I tie my Hat—I crease my Shawl (443)
I tie my Hat—I crease my Shawl— Life's little duties do—precisely— As the very least Were infinite—to me— I put new Blossoms in the Glass— And throw the old—away— I push a petal from my gown That anchored there—I weigh The time 'twill be till six o'clock I have so much to do— And yet—Existence—some way back— Stopped—struck—my ticking—through— We cannot put Ourself away As a completed Man Or Woman—When the Errand's done We came to Flesh—upon— There may be—Miles on Miles of Nought— Of Action—sicker far— To simulate—is stinging work— To cover what we are From Science—and from Surgery— Too Telescopic Eyes To bear on us unshaded— For their—sake—not for Ours— Twould start them— We—could tremble— But since we got a Bomb— And held it in our Bosom— Nay—Hold it—it is calm— Therefore—we do life's labor— Though life's Reward—be done— With scrupulous exactness— To hold our Senses—on—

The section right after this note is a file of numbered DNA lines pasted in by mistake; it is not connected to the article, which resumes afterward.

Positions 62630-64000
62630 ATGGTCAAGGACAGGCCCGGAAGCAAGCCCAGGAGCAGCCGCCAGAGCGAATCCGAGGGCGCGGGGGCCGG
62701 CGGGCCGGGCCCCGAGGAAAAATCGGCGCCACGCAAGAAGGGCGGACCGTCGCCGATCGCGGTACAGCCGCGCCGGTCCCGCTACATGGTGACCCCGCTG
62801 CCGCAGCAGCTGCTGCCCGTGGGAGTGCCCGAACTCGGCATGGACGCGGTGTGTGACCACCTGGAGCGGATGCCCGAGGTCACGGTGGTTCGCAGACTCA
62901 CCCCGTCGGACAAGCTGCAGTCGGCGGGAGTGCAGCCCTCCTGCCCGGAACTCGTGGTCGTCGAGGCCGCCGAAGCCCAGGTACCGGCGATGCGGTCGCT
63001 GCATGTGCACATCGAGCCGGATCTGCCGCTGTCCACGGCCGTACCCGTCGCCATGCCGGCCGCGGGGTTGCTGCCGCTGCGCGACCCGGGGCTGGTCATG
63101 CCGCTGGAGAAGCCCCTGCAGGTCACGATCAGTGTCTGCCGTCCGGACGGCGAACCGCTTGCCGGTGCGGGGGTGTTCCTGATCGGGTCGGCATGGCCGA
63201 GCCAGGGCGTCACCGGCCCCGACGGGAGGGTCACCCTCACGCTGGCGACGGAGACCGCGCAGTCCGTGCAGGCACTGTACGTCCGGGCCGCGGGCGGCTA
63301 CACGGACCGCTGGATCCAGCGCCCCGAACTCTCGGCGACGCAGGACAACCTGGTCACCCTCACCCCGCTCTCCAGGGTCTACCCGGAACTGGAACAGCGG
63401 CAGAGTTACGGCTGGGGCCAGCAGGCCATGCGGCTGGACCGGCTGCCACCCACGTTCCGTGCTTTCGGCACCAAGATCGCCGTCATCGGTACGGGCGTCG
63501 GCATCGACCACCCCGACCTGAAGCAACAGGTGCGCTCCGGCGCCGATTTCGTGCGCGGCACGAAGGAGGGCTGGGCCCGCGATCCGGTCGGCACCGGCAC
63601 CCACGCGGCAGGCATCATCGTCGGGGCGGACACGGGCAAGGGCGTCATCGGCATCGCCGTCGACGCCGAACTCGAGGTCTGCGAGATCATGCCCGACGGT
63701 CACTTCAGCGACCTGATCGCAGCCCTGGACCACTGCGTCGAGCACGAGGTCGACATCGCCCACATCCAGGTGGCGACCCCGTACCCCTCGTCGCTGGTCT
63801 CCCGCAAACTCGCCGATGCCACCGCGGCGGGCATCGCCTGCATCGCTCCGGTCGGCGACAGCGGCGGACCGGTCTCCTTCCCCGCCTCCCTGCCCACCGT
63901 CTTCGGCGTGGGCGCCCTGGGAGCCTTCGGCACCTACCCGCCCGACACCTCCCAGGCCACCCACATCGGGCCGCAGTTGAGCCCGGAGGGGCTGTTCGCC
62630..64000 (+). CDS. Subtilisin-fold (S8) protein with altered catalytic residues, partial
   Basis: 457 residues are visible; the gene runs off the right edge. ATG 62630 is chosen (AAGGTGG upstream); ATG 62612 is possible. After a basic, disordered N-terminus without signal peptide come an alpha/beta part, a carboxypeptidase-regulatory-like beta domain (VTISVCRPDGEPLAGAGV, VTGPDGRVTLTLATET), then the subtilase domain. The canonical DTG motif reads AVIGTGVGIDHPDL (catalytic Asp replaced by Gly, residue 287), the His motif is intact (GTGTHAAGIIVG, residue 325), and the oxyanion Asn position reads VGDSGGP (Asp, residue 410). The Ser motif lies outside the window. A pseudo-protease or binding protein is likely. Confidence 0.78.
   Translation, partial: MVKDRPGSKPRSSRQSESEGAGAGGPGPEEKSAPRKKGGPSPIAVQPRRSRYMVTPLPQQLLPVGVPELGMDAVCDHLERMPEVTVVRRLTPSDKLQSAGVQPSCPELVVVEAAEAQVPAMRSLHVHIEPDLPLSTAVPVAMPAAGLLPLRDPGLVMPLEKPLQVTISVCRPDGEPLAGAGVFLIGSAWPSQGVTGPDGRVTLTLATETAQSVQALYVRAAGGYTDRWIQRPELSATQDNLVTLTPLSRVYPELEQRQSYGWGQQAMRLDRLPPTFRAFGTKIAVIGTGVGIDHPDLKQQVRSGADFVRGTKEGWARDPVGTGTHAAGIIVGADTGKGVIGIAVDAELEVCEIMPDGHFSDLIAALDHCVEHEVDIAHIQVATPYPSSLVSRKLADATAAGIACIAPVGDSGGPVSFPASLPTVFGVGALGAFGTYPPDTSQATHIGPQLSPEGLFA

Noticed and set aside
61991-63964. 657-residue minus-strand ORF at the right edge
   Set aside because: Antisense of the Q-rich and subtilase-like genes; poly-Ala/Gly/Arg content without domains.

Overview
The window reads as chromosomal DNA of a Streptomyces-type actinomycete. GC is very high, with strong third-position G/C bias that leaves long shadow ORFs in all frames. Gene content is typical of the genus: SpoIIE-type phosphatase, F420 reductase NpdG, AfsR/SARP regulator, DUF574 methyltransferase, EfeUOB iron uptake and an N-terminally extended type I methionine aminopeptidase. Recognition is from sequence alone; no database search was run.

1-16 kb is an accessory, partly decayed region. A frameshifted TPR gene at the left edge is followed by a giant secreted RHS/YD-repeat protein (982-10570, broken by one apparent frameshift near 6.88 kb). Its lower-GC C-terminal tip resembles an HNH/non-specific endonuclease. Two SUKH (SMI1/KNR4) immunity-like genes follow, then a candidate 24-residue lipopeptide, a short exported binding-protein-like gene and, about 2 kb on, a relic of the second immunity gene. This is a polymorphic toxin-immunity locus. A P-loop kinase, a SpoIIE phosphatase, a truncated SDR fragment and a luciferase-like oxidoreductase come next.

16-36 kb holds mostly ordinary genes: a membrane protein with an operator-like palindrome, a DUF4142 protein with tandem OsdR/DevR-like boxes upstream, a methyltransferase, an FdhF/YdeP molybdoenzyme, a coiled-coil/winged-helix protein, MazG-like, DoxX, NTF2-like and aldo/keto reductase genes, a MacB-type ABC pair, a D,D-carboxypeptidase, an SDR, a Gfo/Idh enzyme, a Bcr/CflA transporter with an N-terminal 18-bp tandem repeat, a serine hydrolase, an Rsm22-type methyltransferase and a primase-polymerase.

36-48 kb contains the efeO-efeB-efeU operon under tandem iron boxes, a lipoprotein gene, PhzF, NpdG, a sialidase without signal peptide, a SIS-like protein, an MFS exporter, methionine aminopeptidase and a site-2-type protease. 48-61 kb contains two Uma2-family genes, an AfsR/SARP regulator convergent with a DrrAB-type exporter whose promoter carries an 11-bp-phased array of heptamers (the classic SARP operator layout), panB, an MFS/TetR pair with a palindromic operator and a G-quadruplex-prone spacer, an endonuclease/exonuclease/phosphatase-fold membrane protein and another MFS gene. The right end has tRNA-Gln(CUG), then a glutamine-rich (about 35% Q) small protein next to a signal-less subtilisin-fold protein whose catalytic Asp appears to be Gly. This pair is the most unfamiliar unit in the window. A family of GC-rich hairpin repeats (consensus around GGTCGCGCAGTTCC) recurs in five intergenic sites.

This poem is in the public domain.
Emily Dickinson was born on December 10, 1830, in Amherst, Massachusetts. While she was extremely prolific as a poet and regularly enclosed poems in letters to friends, she was not publicly recognized during her lifetime. She died in Amherst in 1886, and the first volume of her work was published posthumously in 1890.
Date Published: 1890-01-01
Source URL: https://poets.org/poem/i-tie-my-hat-i-crease-my-shawl-443